# Cryptography basics

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This document provides an overview of Fully Homomorphic Encryption (FHE) to get you started with **Concrete**. For more comprehensive resources about FHE, visit the awesome Zama repo or fhe.org.

Operations on encrypted values

Homomorphic encryption allows computations on ciphertexts without revealing the underlying plaintexts. A scheme is considered fully homomorphic if it supports an unlimited number of additions and multiplications.

Let $x$ represent a plaintext and $E[x]$ the corresponding ciphertext:

**Homomorphic addition**: $E[x] + E[y] = E[x + y]$**Homomorphic multiplication**: $E[x] * E[y] = E[x * y]$

Noise and Bootstrap

FHE encrypts data as LWE ciphertexts, represented visually as a bit vector. The encrypted message is located in the higher-order (yellow) bits, while the lower-order (gray) bits contain random noise that ensures the security of the ciphertext.

Each operation on an encrypted value increases the noise, and if it becomes too large, it may overlap with the message and corrupt its value. To reduce the noise of a ciphertext, the **Bootstrap operation** generates a new ciphertext encrypting the same message, but with lower noise. This allows additional operations to be performed on the encrypted message.

In typical FHE programs, operations are followed by a bootstrap, and this sequence repeats multiple times.

Probability of Error

The amount of noise in a ciphertext is not as bounded as it may appear in the above illustration. As the errors are drawn randomly from a Gaussian distribution, they can be of varying size. This means that we need to be careful to ensure the noise terms do not affect the message bits. If the error terms do overflow into the message bits, this can cause an incorrect output (failure) when bootstrapping.

The noise in a ciphertext isn't strictly bounded, as errors are drawn from a Gaussian distribution and vary in size. If the noise grows too large, it may corrupt the message bits, causing incorrect outputs during bootstrapping.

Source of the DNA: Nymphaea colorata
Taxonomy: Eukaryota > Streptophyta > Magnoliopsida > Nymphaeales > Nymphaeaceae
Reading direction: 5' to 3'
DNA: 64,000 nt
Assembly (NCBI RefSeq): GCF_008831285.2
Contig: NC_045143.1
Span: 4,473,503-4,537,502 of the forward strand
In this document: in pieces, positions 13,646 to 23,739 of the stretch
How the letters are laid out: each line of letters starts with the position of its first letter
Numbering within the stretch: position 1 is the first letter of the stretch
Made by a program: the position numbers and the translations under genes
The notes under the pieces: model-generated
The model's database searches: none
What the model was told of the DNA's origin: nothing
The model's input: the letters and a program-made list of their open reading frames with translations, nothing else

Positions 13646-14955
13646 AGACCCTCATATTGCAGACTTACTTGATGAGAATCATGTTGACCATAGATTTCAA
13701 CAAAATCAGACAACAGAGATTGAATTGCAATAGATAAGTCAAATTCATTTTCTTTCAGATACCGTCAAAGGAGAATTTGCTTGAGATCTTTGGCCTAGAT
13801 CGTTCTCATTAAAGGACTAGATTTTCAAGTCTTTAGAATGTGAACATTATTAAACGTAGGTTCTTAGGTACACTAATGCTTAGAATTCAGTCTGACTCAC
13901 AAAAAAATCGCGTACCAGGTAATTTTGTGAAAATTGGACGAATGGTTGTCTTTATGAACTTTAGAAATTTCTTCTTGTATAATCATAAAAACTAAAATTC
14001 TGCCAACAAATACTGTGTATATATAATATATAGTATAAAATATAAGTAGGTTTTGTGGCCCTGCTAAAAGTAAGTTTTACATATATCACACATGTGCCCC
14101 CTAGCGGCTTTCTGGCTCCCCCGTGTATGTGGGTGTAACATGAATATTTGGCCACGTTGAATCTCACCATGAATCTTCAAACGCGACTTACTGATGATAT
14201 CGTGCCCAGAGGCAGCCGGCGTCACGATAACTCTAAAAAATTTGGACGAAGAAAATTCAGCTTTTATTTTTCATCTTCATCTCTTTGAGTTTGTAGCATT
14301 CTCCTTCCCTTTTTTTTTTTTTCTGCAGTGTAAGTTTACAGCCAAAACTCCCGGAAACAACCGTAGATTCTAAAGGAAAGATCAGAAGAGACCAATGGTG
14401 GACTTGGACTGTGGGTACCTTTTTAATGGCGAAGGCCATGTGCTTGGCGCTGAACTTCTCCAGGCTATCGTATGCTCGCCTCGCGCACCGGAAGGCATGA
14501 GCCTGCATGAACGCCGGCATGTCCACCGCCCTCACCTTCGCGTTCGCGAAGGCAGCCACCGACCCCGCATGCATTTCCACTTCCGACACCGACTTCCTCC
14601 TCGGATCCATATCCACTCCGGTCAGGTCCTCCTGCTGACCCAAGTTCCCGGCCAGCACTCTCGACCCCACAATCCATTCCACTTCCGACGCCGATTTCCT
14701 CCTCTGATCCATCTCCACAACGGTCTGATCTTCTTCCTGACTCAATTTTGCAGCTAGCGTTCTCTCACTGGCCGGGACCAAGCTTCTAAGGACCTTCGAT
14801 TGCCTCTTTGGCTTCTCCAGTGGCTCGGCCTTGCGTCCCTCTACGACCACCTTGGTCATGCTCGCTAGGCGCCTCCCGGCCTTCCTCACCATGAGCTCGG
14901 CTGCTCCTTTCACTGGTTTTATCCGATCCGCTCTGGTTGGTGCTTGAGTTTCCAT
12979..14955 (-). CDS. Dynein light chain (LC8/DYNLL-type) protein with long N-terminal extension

In Concrete, the default failure probability is set to $\frac{1}{100000}$, meaning that 1 in every 100,000 executions may result in an error. Reducing this probability requires adjusting cryptographic parameters, potentially lowering performance. Conversely, allowing a higher probability of error may improve performance.

Function evaluation

While we’ve covered arithmetic operations, typical programs also involve functions (for example, maximum, minimum, square root). In TFHE, the Bootstrap operation can be enhanced with a Table Lookup, creating a **Programmable Bootstrap (PBS)**.

Concrete uses PBS to evaluate functions homomorphically:

**Homomorphic univariate function evaluation**: $f(E[x]) = E[f(x)]$

For example, consider a function (or circuit) that takes a 4 bits input variable and output the maximum value between a clear constant and the encrypted input:

This function could be turned into a table lookup:

The Lookup table `lut`

being applied during the Programmable Bootstrap.

PBS management

You don't need to manage PBS operations manually, as they are handled automatically by Concrete during the compilation process. Each function evaluation is converted into a lookup table and evaluated via PBS.

For example, if you inspect the MLIR code generated by the frontend, you’ll see the lookup table in the 4th line of the following output:

There are 2 things to keep in mind about PBS:

**Input type constraints**: PBS operations adds constraints on input type and thus limits the maximum bit-width supported in Concrete.**PBS performance impact**: PBS operations are costly, so minimizing the number of PBS can improve circuit performance. PBS cost also varies with input precision (for example, an 8-bit PBS is faster than a 16-bit PBS). To learn more about optimizing PBS, refer to the Optimization section.